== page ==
Stableford Capital Insights

Stableford Market Commentary: July 2022

What gives? Fed stays hawkish but bond yields fall, equities rise

Wow, what a month! Equities go from extremely bearish to up 9% for the month, while bond yields fall. Given the divergence views between bonds and equities, something has to give.

The Fed remained hawkish during the July meeting, but traders were having none of it, despite continued multi-decade highs in inflation. Yields on the US Treasury 10 Year fell 36 basis points during July as investors begin to price in an economic slowdown. Recall that the 10 Year was nearly 3.5% a month and a half ago. Bond managers have switched from inflation fear to recession fear.

Bond Yields Drop 36 Basis Points to 2.65%
Exhibit 1-Bond Yields Drop 36 Basis Points to 2.65%

This is best evidenced by the 2 Year – 10 Year yield curve which has now been inverted (short-term yields higher than long-term yields) for a month, typically a recession signal.

Yield Curve Inversion Signals a Recession
Exhibit 2-Yield Curve Inversion Signals a Recession

But while the bond market begins to price in a recession, equities rallied 9.1% in July! There are a number of reasons for this.

Equities Up 9.1% in July
Exhibit 3—Equities Up 9.1% in July

First, equity investor sentiment was so bad that it could not go any lower (Exhibit 4). In fact, institutional investors were taking less risk than during October of 2008 during the Great Financial Crisis! Basically, there were no sellers left. Investors were braced for bad news from the Fed and corporate earnings, both of which largely delivered. But the news was not worse than expected, providing the opportunity for a relief rally.

Investors More Bearish Than During GFC
Exhibit 4—Investors More Bearish Than During GFC

Second, too many investors were short of the market (and may still be). As seen in Exhibit 5, net CFTC futures (a measure of net bets for and against the direction of the S&P 500) were back to the levels seen during the early days of the pandemic crisis. With all these investors short, once the market turned around many are forced to buy (to cover their short).

Net Futures Positioning Nearing 2020 Pandemic Panic Levels
Exhibit 5—Net Futures Positioning Nearing 2020 Pandemic Panic Levels

Are you interested in making portfolio changes or getting a more in-depth analysis? Contact Stableford today by calling 480.493.2300 or simply request a copy of our Market Blast.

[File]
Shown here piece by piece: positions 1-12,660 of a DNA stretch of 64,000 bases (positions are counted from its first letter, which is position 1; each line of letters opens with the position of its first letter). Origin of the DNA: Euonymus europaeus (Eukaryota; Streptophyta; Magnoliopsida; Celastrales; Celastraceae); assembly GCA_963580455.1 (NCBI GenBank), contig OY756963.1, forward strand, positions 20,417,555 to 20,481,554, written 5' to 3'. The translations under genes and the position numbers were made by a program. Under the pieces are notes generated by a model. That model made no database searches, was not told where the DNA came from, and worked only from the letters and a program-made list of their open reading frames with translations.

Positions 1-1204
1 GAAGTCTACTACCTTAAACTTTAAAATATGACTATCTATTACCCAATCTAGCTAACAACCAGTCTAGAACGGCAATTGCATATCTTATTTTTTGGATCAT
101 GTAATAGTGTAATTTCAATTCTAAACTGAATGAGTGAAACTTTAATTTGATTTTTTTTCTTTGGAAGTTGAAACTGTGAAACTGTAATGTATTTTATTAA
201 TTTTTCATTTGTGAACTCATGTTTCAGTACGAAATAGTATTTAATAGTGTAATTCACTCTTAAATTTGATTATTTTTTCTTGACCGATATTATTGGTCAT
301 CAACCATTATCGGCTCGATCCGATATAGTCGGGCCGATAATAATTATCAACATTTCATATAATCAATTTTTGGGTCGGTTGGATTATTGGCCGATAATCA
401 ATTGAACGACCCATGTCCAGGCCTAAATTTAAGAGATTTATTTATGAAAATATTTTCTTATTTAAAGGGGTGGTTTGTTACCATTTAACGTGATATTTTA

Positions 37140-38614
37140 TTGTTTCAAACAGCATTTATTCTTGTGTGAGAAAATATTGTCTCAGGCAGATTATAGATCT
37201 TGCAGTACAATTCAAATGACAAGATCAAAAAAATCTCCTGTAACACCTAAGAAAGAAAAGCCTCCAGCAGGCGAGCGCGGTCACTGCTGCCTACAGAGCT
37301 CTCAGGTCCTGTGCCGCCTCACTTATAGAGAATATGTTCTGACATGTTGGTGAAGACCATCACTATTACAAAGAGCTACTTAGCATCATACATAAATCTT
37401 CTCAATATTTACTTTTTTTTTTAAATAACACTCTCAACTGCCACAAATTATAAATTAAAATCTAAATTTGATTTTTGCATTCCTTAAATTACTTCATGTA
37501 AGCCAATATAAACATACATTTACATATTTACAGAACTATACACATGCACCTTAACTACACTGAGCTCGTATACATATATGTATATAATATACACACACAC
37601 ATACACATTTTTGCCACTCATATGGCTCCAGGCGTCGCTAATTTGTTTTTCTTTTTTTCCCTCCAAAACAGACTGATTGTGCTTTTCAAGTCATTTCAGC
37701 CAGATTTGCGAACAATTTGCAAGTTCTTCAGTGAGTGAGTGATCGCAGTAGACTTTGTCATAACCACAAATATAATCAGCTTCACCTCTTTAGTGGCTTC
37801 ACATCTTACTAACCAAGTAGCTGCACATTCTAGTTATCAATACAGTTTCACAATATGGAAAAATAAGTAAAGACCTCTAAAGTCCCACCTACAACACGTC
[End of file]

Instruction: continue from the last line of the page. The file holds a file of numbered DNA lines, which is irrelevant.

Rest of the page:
This market commentary was written and produced by Stableford Capital, LLC. Content in this material is for general information only and not intended to provide specific advice or recommendations for any individual. All performance referenced is historical and is no guarantee of future results. All indices are unmanaged and may not be invested in directly. The views stated in this letter are not necessarily the opinion of any other named entity and should not be construed directly or indirectly as an offer to buy or sell any securities mentioned herein. Due to volatility within the markets mentioned, opinions are subject to change without notice. Information is based on sources believed to be reliable; however, their accuracy or completeness cannot be guaranteed. Past performance does not guarantee future results.

S&P 500 INDEX: The Standard & Poor’s 500 Index is a capitalization-weighted index of 500 stocks designed to measure the performance of the broad domestic economy through changes in the aggregate market value of 500 stocks representing all major industries.

Justin Thomas
Justin C. Thomas has worked for over 15 years as a portfolio manager and analyst managing institutional assets for hedge funds and large financial institutions. Career highlights include 8 years as an equity analyst and portfolio manager at PartnerRe Asset Management, a global reinsurance company with $17 billion in assets under management, and prior to that managing a long-short equity portfolio for Citigroup’s proprietary account. Justin has also worked as an analyst at long-short hedge funds and in research for Montgomery Securities (Bank of America Securities). In addition, Justin Thomas gained operational experience while working in finance and operations at E-Stamp, a start-up in Silicon Valley. He began his career working as a CPA at KPMG. Justin has an MBA and Masters in Accounting from Northeastern University and an undergraduate degree in Economics from Tufts University.